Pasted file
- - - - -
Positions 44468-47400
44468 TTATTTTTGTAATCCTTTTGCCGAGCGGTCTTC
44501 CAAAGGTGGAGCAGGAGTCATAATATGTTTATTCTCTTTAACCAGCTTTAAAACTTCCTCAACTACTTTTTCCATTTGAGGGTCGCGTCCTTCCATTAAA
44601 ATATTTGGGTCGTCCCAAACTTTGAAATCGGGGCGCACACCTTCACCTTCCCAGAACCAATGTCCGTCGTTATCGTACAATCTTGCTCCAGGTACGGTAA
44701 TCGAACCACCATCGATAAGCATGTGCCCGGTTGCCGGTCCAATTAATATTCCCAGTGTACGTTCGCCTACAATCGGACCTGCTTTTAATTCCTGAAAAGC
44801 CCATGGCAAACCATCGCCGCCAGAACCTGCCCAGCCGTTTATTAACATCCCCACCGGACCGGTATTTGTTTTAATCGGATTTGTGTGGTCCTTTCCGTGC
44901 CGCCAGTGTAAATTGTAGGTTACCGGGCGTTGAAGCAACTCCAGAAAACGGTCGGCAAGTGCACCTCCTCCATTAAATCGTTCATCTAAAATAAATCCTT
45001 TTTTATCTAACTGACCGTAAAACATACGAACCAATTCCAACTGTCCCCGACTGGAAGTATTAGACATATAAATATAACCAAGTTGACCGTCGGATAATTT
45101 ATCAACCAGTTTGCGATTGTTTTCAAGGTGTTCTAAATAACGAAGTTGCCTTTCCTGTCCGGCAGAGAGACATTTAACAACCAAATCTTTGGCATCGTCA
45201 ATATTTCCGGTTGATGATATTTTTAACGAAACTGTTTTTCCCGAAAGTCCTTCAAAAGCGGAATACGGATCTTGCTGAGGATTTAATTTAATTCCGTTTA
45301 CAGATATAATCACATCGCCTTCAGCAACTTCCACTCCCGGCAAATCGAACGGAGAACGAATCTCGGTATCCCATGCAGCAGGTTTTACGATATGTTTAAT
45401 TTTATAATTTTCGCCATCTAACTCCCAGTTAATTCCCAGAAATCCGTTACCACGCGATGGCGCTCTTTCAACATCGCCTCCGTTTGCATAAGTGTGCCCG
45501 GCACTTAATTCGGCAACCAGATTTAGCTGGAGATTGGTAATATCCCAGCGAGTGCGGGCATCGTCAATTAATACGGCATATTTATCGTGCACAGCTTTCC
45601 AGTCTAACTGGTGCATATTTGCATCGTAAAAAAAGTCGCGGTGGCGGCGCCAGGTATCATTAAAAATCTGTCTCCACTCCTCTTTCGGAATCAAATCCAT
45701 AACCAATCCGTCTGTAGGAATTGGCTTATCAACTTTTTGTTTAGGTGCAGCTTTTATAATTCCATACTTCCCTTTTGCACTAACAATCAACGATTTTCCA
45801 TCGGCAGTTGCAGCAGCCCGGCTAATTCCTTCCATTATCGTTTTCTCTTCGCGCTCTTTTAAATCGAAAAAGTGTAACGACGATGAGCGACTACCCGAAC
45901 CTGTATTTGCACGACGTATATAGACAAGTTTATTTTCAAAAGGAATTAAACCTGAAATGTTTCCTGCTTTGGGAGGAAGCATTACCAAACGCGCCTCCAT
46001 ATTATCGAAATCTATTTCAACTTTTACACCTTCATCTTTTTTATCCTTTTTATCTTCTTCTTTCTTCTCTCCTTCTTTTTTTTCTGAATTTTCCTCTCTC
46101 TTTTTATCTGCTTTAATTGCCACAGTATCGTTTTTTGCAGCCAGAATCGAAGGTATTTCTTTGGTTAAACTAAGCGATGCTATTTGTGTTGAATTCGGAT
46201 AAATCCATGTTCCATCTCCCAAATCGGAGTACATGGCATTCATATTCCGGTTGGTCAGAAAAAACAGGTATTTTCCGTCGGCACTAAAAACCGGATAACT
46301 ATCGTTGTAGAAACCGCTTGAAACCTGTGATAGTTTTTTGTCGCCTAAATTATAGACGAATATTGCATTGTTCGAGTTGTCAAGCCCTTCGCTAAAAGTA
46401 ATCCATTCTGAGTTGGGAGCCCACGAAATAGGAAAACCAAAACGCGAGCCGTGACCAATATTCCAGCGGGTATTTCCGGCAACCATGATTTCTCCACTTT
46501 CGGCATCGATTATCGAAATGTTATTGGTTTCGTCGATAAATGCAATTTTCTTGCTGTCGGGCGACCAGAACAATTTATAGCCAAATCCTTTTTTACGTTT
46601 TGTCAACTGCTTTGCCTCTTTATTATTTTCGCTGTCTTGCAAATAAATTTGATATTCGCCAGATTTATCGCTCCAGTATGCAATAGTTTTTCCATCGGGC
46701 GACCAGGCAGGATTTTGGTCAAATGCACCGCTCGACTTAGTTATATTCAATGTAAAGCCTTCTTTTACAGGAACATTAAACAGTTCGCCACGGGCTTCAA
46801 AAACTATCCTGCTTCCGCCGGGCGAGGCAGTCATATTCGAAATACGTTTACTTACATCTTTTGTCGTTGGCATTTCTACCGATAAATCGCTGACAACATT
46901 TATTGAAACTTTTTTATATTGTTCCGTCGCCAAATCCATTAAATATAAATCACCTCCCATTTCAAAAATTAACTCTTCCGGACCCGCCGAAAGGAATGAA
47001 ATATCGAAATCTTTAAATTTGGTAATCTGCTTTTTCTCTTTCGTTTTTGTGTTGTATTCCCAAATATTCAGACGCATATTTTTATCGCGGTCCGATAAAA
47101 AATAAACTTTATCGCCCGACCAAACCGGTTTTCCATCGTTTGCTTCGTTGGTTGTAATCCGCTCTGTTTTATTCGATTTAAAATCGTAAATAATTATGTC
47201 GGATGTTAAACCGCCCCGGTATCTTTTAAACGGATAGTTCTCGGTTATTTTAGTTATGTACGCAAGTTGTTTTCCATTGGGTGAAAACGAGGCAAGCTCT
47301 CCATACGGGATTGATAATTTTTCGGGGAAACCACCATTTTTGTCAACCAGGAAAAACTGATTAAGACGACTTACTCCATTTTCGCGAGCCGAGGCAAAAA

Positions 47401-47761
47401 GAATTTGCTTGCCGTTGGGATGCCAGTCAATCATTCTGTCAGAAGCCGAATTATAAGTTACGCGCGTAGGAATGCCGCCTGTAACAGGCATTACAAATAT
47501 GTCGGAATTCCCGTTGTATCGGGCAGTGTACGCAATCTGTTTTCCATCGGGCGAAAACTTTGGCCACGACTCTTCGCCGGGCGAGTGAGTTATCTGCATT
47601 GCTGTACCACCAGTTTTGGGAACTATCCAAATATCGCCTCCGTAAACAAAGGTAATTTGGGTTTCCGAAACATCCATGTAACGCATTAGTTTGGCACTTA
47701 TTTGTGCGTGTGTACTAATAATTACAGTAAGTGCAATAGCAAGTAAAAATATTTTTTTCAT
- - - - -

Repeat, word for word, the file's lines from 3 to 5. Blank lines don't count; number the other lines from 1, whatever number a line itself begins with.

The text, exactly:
44501 CAAAGGTGGAGCAGGAGTCATAATATGTTTATTCTCTTTAACCAGCTTTAAAACTTCCTCAACTACTTTTTCCATTTGAGGGTCGCGTCCTTCCATTAAA
44601 ATATTTGGGTCGTCCCAAACTTTGAAATCGGGGCGCACACCTTCACCTTCCCAGAACCAATGTCCGTCGTTATCGTACAATCTTGCTCCAGGTACGGTAA
44701 TCGAACCACCATCGATAAGCATGTGCCCGGTTGCCGGTCCAATTAATATTCCCAGTGTACGTTCGCCTACAATCGGACCTGCTTTTAATTCCTGAAAAGC